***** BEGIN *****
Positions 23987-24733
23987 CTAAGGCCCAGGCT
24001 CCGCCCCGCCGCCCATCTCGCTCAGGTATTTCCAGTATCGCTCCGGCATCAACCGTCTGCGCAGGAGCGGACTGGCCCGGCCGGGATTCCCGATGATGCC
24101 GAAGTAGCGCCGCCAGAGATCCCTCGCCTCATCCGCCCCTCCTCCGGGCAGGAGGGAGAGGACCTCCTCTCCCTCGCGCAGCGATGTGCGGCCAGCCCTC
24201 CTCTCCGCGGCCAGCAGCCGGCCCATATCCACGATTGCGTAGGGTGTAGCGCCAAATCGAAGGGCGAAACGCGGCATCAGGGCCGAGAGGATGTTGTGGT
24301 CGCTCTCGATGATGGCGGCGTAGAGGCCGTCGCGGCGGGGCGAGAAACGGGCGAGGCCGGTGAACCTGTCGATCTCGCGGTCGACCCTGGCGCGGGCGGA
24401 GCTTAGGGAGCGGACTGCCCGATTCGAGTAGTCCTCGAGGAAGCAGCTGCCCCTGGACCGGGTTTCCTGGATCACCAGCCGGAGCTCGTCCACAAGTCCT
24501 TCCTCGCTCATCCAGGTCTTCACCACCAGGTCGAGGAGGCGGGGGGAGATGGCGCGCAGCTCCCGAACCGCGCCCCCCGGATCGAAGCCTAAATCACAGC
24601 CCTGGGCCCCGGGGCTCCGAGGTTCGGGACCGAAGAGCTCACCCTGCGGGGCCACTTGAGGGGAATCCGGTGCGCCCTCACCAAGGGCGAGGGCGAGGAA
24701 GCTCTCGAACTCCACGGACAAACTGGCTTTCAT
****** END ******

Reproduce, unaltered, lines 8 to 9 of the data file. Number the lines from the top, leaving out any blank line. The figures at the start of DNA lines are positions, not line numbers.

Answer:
24501 TCCTCGCTCATCCAGGTCTTCACCACCAGGTCGAGGAGGCGGGGGGAGATGGCGCGCAGCTCCCGAACCGCGCCCCCCGGATCGAAGCCTAAATCACAGC
24601 CCTGGGCCCCGGGGCTCCGAGGTTCGGGACCGAAGAGCTCACCCTGCGGGGCCACTTGAGGGGAATCCGGTGCGCCCTCACCAAGGGCGAGGGCGAGGAA